This may be the final full day in office for Kit Malthouse, the latest politician to occupy the short-term position of housing minister.
Malthouse was appointed on July 9 last year, meaning he will have been 54 weeks in the post - a relatively brief time but by no means the shortest in the spectacularly volatile history of the position.
With the naming today of a new Prime Minister, who will then assume office after Theresa May resigns tomorrow afternoon, it may be that a new housing minister - if it remains a junior post - will be named as soon as Wednesday evening.
Malthouse was deputy mayor for business and enterprise in London during the period of time that Boris Johnson was mayor; Malthouse had a brief campaign during the early summer to become Conservative party leader himself, but since pulling out of the race he has been a vocal supporter of Johnson.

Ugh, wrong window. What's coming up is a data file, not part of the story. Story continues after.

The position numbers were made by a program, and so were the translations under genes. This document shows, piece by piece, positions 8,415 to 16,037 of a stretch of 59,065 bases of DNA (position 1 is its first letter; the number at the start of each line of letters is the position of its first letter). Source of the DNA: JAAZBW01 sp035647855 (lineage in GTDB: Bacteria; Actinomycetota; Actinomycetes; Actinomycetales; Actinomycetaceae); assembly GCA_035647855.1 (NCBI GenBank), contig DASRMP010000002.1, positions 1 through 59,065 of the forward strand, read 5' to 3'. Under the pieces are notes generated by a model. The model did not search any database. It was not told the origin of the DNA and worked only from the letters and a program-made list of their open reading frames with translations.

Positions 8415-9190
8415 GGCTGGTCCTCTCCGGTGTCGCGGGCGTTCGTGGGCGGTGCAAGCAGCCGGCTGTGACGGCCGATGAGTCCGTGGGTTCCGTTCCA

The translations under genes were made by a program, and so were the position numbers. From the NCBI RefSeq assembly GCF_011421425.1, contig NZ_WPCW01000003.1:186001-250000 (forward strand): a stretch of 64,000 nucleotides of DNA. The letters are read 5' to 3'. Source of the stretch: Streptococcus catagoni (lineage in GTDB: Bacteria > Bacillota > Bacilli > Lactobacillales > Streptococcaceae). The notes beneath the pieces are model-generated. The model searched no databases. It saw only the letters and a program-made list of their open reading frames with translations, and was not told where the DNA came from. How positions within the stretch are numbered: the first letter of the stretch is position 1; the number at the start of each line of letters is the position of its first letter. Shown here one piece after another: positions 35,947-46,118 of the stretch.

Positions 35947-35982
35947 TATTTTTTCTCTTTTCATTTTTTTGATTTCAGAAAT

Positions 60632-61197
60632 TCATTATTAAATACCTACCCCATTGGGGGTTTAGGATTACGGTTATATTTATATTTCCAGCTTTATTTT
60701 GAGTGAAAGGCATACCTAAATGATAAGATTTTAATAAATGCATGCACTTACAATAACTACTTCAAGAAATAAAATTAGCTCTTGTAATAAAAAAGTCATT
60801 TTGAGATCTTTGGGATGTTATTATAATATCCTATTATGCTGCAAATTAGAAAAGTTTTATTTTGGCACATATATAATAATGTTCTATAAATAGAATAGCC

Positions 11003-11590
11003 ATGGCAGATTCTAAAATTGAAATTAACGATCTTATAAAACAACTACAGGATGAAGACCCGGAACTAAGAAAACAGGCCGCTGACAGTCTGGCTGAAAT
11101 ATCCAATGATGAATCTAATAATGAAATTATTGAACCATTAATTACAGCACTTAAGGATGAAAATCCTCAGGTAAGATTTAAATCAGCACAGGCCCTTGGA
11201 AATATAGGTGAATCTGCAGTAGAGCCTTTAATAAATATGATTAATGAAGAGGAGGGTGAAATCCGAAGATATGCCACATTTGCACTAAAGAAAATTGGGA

If the leadership election goes Johnson’s way, as is widely expected, Malthouse may receive some form of promotion.
Some media speculation over the weekend linked Michael Gove - currently Environment Secretary and a long-time rival of Johnson - with the post of Secretary of State at a beefed-up Ministry of Housing, Communities and Local Government.
This is the post currently held by James Brokenshire who - along with Heather Wheeler MP, junior minister at the same department - has done most of the political ‘heavy lifting’ in terms of reforming leasehold, introducing the Tenant Fees Ban, proposing the scrapping of Section 21 and presiding over the announcement of far-reaching recommendations from the Regulation of Property Agents working group last week.
Malthouse has confined his activities most to policies relating to the new-build industry.
For the record, here’s the list of housing ministers since 1997. Who knows how long the next one may last…:
- Hilary Armstrong (1997-1999);
- Nick Raynsford (1999-2001);
- Charlie Falconer (2001-2001);
- Jeff Rooker (2001-2003);
- Keith Hill (2003-2005);
- Yvette Cooper (2005-2007);
- Caroline Flint (2007-2008);
- Margaret Beckett (2008-2009);
- John Healey (2009-2010);
- Grant Shapps (2010-2012);
- Mark Prisk (2012-2013);
- Kris Hopkins (2013-2014);
- Brandon Lewis (2014-2016);
- Gavin Barwell (2016-2017);
- Alok Sharma (2017-2018);
- Dominic Raab (2018);
- Kit Malthouse (2018-2019).